It’s been two weeks since we last posted on the blog, mainly because we’ve had a lot going on and very little access to internet. Karen and I left Cusco made our way all the way down the coast of Chile from Arica to Santiago (almost 1,300 miles). We rented a car in a beach town named Iquique and enjoyed driving through the vast beauty of the Atacama Desert and the Pacific Ocean, one or both of which bordered us at all times.
After spending a couple of days in Santiago, we flew south to Puerto Montt to begin our next mission: working as farm hands! We flew into the city and stayed one night before having the once-in-a-lifetime experience of picking up our Chicago friends at a Chilean airport. My former Red Frog co-workers and incredible friends Clayton, Emma, and Katherine all made their way to southern Chile to work with us on a farm near Lago Rupanco for the week. The farm was about a four-hour drive from Puerto Montt, tucked deep into the wilderness with immense beauty in every direction.
Continuing the trend of crazy travel adventures for the Kimbles, the journey began with a little miscommunication at the airport car rental area. Our crew had reserved a van so there would be room for the five of us, Sofi and her extra-large crate. However, we didn’t arrive at the time listed on the reservation, so they gave away our rental to somebody else! We didn’t have many options after that since the majority of the companies there were completely out of stock. Fortunately, Karen speaks good Spanish and was able to converse with a local rental company to get us a slightly smaller utility vehicle. With some clever positioning of Sofi’s crate and a complete removal of leg room for all of us, we were able to fit! So, the five of us (plus Sofi) embarked in the direction of the farm. To add to the excitement of our adventure, we didn’t actually know where the farm was located. Due to our lack of internet and inability to regularly communicate with the owner of the property, Greg, we just headed towards the area and hoped for the best.
Following a couple of hours driving we were able to make a pit stop at a cafe in Osorno. There we tried to call Greg for directions and were unable to succeed, but we got a few screen shots of maps to help us navigate further into the area. An hour later after some more stops we were able to get wifi and grab the step-by-step directions to the farm. We continued on as the sun was setting and headed off into the darkness. Another couple of hours twisting and turning down a gravel road, getting out of the car to open fences, and getting deeper into the darkness, we happened upon the barn where we would sleep for the next two nights.
We spent two nights camping out inside the barn and loving every second of it. The lodge we’re currently staying in became available two days into our stay, so we moved in there after the short accommodation at the barn. Sofi has spent nearly 100% of her time chasing sheep, swimming and running around with the other dogs. When we arranged to work at this farm (through an online forum called “Workaway”) we had no idea how many awesome people we would meet. There are many other volunteers from various countries all over the world, including Canada, Germany, and the United Kingdom. Our group definitely had a special connection when we met, as everyone seemed to click together. We would work all morning beekeeping, building fences, caring for chickens and ducks, installing windows in the barn, picking berries and doing other tasks on the property; then, in the mid-afternoon, we would go on hikes, walk down to the beach or just play games together at the lodge. Every moment was a tremendous blessing and we’re so thankful that we met the group of people that we did!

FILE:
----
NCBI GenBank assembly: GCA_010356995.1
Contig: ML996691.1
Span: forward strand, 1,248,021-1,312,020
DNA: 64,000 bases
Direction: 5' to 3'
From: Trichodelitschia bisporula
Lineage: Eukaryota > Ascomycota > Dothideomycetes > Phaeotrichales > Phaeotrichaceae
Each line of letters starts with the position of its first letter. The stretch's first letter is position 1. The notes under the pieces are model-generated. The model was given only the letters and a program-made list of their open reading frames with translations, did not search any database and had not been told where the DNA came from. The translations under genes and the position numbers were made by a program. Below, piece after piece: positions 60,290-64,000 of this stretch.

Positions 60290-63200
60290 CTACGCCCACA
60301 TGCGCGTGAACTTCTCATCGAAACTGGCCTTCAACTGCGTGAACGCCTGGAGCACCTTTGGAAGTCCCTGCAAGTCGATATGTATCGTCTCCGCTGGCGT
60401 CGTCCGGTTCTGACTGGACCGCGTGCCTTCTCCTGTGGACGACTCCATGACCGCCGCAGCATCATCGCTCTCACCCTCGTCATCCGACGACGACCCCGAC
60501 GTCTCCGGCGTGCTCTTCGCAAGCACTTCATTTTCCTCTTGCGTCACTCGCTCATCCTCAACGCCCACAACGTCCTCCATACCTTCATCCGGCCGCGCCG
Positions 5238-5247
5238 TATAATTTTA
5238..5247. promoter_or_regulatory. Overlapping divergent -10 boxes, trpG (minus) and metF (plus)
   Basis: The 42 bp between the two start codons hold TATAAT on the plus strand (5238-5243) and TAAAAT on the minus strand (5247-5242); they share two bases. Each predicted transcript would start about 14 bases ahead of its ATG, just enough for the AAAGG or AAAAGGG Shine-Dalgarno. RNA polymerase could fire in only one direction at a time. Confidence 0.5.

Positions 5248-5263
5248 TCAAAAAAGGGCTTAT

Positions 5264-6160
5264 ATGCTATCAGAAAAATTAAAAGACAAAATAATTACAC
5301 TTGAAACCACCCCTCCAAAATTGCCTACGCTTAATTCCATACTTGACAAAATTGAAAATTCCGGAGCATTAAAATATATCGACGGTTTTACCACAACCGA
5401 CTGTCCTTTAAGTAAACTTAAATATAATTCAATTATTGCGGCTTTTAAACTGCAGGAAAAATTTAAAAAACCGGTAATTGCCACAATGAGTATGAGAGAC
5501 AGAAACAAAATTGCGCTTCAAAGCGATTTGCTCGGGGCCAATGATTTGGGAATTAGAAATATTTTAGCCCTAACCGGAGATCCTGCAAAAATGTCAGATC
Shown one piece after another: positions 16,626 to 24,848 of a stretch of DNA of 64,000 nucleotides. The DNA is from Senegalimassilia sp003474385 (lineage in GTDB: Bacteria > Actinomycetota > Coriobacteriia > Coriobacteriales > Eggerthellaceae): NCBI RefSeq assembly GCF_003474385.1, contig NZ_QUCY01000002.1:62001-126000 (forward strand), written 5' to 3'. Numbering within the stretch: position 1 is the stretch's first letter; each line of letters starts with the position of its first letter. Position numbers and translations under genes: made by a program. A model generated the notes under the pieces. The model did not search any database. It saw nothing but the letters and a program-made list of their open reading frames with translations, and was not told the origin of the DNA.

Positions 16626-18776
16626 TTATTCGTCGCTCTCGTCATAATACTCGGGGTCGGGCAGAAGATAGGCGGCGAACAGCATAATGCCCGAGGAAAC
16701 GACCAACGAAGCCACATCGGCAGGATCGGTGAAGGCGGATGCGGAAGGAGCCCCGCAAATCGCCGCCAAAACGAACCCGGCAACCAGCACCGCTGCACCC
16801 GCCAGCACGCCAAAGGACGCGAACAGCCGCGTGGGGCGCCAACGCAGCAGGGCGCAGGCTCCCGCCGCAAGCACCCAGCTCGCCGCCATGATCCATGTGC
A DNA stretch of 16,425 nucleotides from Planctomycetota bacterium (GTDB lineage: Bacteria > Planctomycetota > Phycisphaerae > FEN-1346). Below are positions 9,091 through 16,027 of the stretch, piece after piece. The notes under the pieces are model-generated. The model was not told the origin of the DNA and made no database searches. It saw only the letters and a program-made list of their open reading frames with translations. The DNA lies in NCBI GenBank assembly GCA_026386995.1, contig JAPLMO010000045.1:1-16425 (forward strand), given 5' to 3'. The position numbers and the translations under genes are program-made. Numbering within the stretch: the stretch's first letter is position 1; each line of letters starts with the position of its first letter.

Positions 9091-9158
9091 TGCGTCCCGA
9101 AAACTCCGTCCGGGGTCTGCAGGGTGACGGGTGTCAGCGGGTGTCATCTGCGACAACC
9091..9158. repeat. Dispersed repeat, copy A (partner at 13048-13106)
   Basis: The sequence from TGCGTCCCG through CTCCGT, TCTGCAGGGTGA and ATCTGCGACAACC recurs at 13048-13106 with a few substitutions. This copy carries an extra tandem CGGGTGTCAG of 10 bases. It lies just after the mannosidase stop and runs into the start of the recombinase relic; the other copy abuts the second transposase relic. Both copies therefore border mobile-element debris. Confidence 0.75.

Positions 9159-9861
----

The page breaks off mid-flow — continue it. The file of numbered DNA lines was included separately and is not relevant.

Fast forward to today. Our friends have left (sadly) but Karen and I are still spending another week on the farm before we leave for Rio. We’ve continued to meet amazing volunteers from places like India, Lithuania, Portugal, and Uruguay. It’s funny that we can come to a remote farm in southern Chile and meet people from anywhere but Chile! The people are tremendous and we are happy to do a little part to help move this farm forward. They hope to become completely self-sustainable in the near future, living off the land in a way that teaches people how to treat the environment with total respect. From solar energy and water reclamation to organic gardening and farm-raised animals, their mission will go a long way to exhibit how important it is to understand how our actions affect our surroundings. It’s great to know that Chicago has placed a permanent stamp on the hard work being done here!
Here’s what we’ve been doing for the last three weeks in Chile. We’ve had some unbelievably unique experiences and met lifelong friends. We’re so thankful to God that we ended up here!